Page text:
Authors: James D. Kelley, and Heather L. Major
Publication: Journal of Field Ornithology
Publication Link: https://onlinelibrary.wiley.com/doi/full/10.1111/jofo.12343
Keywords: black scoter, Common Loon, Point Lepreau Bird Observatory, Red-throated Loon, spring migration, Surf Scoter, White-winged Scoter
Populations of scoter and loon species that winter in the Atlantic are understudied in North America, but coastal observatories may provide the data required to fill some of the knowledge gaps. The migration of scoters and loons has been monitored at the Point Lepreau Bird Observatory (PLBO) in the Bay of Fundy every spring since 1996, but little peer-reviewed research based on the resultant database has been published. Using data collected over 18 years at the Bay of Fundy (2000–2017), our objectives were to (1) determine the most accurate method of modeling hourly migration rates for Surf (Melanitta perspicillata), White-winged (M. deglandi), and Black (M. americana) scoters, and Red-throated (Gavia stellata) and Common (G. immer) loons, and (2) assess trends in hourly migration rates for our five focal species to determine if the numbers of migrants passing PLBO have changed over time. We calculated hourly migration rates for each of our five focal species and evaluated drivers (i.e., timing and environmental conditions) of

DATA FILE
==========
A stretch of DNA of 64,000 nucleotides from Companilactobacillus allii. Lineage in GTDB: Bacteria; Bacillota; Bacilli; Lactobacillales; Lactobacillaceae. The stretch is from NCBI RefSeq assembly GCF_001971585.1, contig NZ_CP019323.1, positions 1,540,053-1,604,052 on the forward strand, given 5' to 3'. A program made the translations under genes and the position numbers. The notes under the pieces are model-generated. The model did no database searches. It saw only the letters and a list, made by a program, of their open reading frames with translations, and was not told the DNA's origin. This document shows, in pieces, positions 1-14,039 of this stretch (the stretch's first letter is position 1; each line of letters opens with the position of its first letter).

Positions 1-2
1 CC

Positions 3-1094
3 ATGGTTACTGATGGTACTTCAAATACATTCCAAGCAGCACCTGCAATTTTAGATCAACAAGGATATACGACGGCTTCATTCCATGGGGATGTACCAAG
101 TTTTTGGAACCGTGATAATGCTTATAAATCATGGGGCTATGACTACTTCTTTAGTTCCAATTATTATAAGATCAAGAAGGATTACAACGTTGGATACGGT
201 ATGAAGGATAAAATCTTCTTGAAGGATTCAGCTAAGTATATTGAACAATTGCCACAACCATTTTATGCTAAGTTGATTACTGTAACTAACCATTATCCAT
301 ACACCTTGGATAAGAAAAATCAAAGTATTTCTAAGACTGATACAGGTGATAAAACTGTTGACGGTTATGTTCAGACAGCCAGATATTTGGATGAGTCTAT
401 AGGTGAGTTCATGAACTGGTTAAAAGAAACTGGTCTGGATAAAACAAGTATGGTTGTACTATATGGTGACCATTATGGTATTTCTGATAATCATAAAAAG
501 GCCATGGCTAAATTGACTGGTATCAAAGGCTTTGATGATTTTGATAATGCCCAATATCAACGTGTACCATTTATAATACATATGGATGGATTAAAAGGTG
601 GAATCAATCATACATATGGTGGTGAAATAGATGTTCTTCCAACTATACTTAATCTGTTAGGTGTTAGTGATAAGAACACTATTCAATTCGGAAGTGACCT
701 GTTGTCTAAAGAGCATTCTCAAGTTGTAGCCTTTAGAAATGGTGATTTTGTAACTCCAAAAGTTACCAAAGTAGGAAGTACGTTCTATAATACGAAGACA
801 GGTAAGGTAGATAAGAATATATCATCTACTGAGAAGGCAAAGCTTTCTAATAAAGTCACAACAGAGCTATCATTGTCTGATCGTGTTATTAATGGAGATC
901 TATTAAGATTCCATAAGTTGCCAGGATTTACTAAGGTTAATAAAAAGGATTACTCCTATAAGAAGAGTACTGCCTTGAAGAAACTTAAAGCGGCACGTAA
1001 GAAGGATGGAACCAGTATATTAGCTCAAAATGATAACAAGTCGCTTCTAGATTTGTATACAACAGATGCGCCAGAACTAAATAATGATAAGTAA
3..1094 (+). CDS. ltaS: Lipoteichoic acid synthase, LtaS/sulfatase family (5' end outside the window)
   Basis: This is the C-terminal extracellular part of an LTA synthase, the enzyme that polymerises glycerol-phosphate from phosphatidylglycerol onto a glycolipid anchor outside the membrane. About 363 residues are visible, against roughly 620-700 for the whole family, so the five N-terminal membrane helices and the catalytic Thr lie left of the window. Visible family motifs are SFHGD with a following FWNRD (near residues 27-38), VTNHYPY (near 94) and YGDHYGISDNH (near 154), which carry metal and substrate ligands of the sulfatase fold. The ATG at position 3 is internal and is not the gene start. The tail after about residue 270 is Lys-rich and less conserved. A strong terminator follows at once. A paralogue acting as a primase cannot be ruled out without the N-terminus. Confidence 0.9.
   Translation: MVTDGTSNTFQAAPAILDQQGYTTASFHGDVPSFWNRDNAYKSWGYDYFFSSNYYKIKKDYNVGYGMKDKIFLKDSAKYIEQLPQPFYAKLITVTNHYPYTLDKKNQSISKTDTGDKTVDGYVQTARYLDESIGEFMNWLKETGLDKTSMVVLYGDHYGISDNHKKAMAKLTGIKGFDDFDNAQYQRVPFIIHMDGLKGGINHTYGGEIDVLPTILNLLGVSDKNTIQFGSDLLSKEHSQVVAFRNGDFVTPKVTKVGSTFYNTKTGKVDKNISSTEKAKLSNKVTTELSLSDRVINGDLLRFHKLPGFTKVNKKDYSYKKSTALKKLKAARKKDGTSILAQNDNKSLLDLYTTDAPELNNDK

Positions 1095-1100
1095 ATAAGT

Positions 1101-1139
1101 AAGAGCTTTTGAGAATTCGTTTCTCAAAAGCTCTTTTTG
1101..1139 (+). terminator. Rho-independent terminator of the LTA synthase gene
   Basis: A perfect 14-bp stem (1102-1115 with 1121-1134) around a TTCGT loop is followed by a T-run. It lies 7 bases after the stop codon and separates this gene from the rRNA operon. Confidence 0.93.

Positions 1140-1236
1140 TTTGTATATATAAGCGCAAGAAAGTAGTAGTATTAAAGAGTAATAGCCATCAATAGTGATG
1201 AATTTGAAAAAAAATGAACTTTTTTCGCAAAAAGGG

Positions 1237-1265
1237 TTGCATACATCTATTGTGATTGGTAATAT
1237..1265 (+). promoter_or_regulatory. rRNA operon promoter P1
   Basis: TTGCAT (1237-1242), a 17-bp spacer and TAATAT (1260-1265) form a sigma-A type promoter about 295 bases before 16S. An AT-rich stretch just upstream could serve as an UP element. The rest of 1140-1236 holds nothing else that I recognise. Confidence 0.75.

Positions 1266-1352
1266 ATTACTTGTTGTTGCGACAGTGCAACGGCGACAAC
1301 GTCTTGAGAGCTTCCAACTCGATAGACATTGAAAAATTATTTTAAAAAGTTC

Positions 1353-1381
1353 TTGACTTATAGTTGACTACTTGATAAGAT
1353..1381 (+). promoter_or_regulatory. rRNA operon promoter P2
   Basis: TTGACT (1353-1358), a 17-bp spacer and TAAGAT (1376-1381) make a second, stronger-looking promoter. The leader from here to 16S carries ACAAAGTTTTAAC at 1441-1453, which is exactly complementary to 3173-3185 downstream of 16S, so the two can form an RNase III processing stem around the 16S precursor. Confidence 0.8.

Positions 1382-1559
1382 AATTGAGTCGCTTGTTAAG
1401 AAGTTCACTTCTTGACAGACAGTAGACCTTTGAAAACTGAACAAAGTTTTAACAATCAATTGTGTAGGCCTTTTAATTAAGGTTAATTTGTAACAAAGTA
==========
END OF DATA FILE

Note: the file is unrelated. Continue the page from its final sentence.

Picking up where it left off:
migration and annual trends using zero-inflated generalized linear mixed models (GLMMs). We found that drivers of migration differed among species. Specifically, hourly migration rates decreased with increasing tide height for all species except Red-throated Loons. In addition, hourly migration rates increased with increasing wind vector (i.e., a tailwind) for the three scoter species, but decreased with increasing wind vector for the two loon species. Scoter migration rates peaked daily between 11:00 and 13:00 UTC, but we found no daily peak for either loon species. Peak hourly migration rates of Black and Surf scoters occurred from 12 to 26 April, but migration rates of White-winged Scoters and both loon species continued to increase throughout our migration-monitoring window. Finally, we found no changes in hourly migration rates over time for any of our focal species, suggesting no changes in abundance over the 18 years of data collection. Our study reveals the importance and utility of long-term, coastal observation stations, and we recommend their continued funding and use as valuable sources of monitoring data.